Sequencing of poisonous mushrooms brings potential to create medicine
- Jan 24, 2017
- Faculty & Staff, Research, Biochemistry, Plant Biology, Plant Research Laboratory
With the sequencing of two poisonous mushrooms, MSU NatSci scientists may be able to open the door to efficiently tackling some lethal diseases.
A team of Michigan State University researchers in the College of Natural Science (NatSci) has genetically sequenced two species of poisonous mushrooms, discovering that they can theoretically produce billions of compounds through one molecular assembly line. This may open the door to efficiently tackling some lethal diseases.
The study, published in the journal BMC Genomics, reveals the DNA of two Amanita mushrooms, which are responsible for the majority of fatal mushroom poisonings. The team will focus on the “Death Cap,” which grows all over the West Coast and Europe, and the “Destroying Angel,” native to Michigan.
“We actually did a partial DNA sequence of the two mushrooms 10 years ago,” said Jonathan Walton, professor in the Department of Plant Biology, member of the MSU-DOE Plant Research Laboratory and co-lead author. “As sequencing has gotten faster and cheaper, we were able to complete the project recently.”
As Walton expected, the data revealed the genes responsible for producing several of the known harmful poisons, which come in the form of small, ring-shaped molecules called cyclic peptides.
“Because cyclic peptides lack any free ends, it is hard for our bodies to latch on to them in order to digest them or to repel them,” Walton said. “So the peptides enter our blood streams and target our cells very easily, very precisely.”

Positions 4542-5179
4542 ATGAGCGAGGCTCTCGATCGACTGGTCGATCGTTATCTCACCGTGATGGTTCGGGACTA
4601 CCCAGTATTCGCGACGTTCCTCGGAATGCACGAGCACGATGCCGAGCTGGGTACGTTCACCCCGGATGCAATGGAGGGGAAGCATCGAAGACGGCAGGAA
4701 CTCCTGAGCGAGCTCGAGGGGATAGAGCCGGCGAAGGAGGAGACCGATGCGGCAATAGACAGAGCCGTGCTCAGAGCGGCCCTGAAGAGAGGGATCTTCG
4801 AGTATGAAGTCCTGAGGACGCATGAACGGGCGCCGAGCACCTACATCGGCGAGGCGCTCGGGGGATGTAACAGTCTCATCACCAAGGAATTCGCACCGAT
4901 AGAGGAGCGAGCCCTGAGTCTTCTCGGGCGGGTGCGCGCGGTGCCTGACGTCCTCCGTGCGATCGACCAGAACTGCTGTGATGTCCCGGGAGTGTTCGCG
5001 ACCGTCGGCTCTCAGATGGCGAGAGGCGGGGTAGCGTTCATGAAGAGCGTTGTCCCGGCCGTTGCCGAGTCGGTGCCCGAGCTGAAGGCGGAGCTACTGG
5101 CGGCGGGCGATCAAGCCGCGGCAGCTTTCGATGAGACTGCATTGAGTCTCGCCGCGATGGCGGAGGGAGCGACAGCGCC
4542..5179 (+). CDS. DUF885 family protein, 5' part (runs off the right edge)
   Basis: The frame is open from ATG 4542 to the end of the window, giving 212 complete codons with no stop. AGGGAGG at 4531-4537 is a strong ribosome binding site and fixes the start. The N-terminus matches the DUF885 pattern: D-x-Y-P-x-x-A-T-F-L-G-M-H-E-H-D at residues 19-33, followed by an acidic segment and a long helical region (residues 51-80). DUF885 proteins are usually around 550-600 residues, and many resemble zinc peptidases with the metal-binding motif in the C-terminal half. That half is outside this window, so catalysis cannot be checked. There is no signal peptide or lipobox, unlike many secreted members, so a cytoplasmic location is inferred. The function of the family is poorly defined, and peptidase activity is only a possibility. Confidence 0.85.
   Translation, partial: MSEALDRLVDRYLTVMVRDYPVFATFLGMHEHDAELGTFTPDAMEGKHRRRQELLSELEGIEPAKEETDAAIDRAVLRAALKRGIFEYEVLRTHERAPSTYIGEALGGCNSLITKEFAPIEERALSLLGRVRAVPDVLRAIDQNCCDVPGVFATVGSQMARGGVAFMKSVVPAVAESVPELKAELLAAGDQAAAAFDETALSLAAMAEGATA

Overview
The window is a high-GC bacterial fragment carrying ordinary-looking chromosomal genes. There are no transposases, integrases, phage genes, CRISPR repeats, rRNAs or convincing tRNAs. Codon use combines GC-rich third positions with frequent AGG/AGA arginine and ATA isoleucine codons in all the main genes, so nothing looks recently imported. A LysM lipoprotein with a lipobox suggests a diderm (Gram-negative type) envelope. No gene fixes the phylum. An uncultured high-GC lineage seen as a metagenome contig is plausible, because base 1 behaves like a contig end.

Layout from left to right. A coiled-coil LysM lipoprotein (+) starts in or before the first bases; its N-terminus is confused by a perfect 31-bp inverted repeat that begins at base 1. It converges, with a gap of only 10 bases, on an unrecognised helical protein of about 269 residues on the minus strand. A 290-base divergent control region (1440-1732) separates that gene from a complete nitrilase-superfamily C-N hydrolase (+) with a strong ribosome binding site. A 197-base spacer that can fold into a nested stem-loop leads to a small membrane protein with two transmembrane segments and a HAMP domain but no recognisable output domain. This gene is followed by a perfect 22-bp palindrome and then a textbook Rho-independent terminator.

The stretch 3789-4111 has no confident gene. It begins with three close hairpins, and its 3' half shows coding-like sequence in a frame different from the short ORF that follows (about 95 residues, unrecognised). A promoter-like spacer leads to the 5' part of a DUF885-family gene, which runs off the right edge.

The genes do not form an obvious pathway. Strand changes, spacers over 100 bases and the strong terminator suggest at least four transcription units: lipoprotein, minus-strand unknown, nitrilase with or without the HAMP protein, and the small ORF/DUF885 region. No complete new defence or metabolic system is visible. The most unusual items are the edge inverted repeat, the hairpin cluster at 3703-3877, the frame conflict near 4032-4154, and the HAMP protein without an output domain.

To their surprise, Walton and colleagues found mushrooms have the potential to synthesize many more cyclic peptides than previously known, potentially in the billions, through one molecular production platform. The researchers have already discovered three previously unknown cyclic peptides based on patterns in the newly discovered DNA sequence.
Walton can already picture using cyclic peptides’ laser-like ability to penetrate human cells for medicinal uses, noting that only a few mushroom peptides are poisonous to people.
“Imagine you have 10 different Lego bricks,” Walton said. “There are so many ways you can put them together. Cyclic peptides are assembled just like Legos, each one made of 8-10 out of a total of 20 possible amino acids. If you scramble these components, you can synthesize a huge number of these molecules in the lab through that one molecular platform.”
Until now, however, the only studies done with this type of mushroom extracts have looked for conditions that kill mammals.
“Yet, many cyclic peptides are already known to be important drugs against tuberculosis, drug-resistant Staphylococcus and cancer. By harnessing the Amanita system, we can imagine a less crude and potentially more effective way to synthesize a large pool of new compounds, which we can test for potential pharmaceutical uses.”